March 31, 1998 in Nation/World

‘Titanic’ Director Lashes Back At Critic Cameron Says L.A. Times Reviewer Dislikes All Movies

John Horn Associated Press
 

He’s won the Oscar, has the highest-grossing film in Hollywood history and stands to collect a $100 million bonus.

And yet “Titanic” writer-director James Cameron isn’t completely at peace: He has launched a counter-strike against one of the movie’s most persistent critics, the lead Los Angeles Times film reviewer.

In a letter the Times published on the front page of Saturday’s arts section, Cameron wrote that critic Kenneth Turan’s open dislike of “Titanic” amounts to a condemnation of all of show business.

“It’s not that he doesn’t like some movies, as is a critic’s prerogative,” Cameron wrote. “It’s that he doesn’t like all movies. Simmering in his own bile, year after year, he has become further and further removed from the simple, joyful experience of movie-watching, which, ironically, probably attracted him to the job in the first place.”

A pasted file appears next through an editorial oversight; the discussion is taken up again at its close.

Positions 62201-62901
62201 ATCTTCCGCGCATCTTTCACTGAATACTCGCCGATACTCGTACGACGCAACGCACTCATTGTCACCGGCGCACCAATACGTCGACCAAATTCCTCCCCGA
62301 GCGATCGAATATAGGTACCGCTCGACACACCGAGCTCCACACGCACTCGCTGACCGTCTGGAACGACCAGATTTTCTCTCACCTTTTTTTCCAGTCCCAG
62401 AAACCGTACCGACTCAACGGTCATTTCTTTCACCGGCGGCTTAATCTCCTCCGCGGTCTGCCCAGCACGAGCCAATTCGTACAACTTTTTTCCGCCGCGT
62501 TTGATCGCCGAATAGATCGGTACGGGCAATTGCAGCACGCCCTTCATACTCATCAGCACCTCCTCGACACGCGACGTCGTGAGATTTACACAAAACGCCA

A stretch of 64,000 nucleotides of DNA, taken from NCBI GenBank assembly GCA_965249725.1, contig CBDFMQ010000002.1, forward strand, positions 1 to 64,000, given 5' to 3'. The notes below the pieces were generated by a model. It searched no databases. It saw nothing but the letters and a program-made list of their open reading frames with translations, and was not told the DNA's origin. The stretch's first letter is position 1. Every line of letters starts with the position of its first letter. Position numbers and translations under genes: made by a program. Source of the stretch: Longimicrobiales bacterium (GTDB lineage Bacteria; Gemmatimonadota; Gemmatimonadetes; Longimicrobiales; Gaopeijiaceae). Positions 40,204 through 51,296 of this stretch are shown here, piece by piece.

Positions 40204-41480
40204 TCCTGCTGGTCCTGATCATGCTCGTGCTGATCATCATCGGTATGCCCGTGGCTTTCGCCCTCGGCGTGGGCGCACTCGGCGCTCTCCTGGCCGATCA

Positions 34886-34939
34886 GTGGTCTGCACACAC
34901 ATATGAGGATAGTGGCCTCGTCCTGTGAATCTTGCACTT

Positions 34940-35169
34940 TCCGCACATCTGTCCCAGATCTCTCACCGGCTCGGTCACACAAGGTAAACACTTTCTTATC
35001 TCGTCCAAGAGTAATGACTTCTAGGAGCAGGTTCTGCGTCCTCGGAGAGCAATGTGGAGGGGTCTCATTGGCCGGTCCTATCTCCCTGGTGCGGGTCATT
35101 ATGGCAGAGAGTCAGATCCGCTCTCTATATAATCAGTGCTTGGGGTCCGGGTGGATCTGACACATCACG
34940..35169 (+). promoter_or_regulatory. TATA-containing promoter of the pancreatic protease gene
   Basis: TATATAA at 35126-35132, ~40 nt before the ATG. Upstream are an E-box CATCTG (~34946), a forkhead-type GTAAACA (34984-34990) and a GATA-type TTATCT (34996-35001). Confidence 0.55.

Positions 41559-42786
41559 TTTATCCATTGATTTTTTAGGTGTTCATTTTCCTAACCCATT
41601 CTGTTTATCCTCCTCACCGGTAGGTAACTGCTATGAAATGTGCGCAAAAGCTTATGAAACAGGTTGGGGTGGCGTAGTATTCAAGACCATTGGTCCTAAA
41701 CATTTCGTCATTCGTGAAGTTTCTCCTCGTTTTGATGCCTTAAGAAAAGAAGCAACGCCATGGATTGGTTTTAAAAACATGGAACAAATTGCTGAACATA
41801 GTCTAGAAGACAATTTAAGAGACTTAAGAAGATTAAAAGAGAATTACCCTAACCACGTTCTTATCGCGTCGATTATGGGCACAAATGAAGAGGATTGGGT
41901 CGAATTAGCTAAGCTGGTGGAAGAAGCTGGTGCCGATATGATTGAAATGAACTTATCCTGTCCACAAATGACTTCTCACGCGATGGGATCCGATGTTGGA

Turan has criticized “Titanic” since its December opening, particularly Cameron’s script. He called the screenplay “a hackneyed, completely derivative copy of old Hollywood romances, a movie that reeks of phoniness and lacks even minimal originality.”

“Worse than that,” the critic said, many of the characters “are cliches of such purity they ought to be exhibited in film schools as examples of how not to write for the screen.”

When Academy Award nominations were announced in February and “Titanic” collected a record-tying 14, Turan noted the movie was not nominated for original screenplay by the Academy’s screenwriters.

“It’s not just that the writers did the sane thing by denying a nomination to James Cameron and his cobbled-together ‘Titanic’ script; any child would have no trouble pointing out that piece’s flaws (and some of my acquaintances in fact have),” he wrote.

A few days before the Oscar ceremony, Turan called “Titanic” a “witless counterfeit of Hollywood’s Golden Age.” When it won 11 Oscars, including best picture and director, Turan said Cameron “smiled through it all with the geniality of an old-style politician on a Sunday visit to his favorite ward.”

Turan was not alone in criticizing “Titanic.” Richard Corliss of Time magazine and critics for the Washington Post and the Associated Press were among those who also found the movie flawed.


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